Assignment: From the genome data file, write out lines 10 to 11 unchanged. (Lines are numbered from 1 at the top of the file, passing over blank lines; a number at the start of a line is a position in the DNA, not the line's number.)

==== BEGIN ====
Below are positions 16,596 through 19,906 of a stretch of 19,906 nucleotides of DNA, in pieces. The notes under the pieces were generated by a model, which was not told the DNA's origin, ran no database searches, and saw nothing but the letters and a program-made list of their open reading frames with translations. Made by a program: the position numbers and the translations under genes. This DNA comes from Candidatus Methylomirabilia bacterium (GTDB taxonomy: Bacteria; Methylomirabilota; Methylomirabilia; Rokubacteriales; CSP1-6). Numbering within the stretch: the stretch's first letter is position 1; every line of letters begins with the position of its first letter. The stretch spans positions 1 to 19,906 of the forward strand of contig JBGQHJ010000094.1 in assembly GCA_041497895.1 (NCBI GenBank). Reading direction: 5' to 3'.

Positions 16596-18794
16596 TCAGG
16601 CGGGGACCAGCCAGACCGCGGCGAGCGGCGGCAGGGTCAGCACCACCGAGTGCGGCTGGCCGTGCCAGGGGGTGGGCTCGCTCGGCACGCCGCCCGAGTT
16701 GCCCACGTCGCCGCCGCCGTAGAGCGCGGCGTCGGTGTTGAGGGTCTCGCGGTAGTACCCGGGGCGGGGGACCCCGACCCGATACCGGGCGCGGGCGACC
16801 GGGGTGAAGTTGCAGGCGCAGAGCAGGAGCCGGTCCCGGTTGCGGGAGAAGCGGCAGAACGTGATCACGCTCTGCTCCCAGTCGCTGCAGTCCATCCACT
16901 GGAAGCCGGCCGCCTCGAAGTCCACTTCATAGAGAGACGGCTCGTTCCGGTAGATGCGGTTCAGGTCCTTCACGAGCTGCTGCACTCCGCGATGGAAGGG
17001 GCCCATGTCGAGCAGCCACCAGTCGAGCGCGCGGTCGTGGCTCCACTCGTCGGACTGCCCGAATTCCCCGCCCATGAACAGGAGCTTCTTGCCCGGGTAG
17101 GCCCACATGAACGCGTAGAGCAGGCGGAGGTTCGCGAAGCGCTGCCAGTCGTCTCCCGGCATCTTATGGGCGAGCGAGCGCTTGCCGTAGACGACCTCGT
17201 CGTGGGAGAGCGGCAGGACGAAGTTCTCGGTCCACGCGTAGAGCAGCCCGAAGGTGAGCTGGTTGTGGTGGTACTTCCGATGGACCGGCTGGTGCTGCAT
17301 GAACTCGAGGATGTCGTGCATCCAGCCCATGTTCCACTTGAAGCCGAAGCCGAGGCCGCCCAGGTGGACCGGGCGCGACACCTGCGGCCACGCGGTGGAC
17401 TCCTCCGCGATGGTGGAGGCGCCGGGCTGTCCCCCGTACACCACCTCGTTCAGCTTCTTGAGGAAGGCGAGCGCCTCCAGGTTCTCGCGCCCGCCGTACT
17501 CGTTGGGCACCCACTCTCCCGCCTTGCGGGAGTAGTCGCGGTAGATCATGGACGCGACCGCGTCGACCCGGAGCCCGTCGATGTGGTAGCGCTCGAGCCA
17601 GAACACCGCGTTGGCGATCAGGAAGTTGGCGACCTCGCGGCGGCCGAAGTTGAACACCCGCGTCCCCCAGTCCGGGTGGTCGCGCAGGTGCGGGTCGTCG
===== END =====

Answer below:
17201 CGTGGGAGAGCGGCAGGACGAAGTTCTCGGTCCACGCGTAGAGCAGCCCGAAGGTGAGCTGGTTGTGGTGGTACTTCCGATGGACCGGCTGGTGCTGCAT
17301 GAACTCGAGGATGTCGTGCATCCAGCCCATGTTCCACTTGAAGCCGAAGCCGAGGCCGCCCAGGTGGACCGGGCGCGACACCTGCGGCCACGCGGTGGAC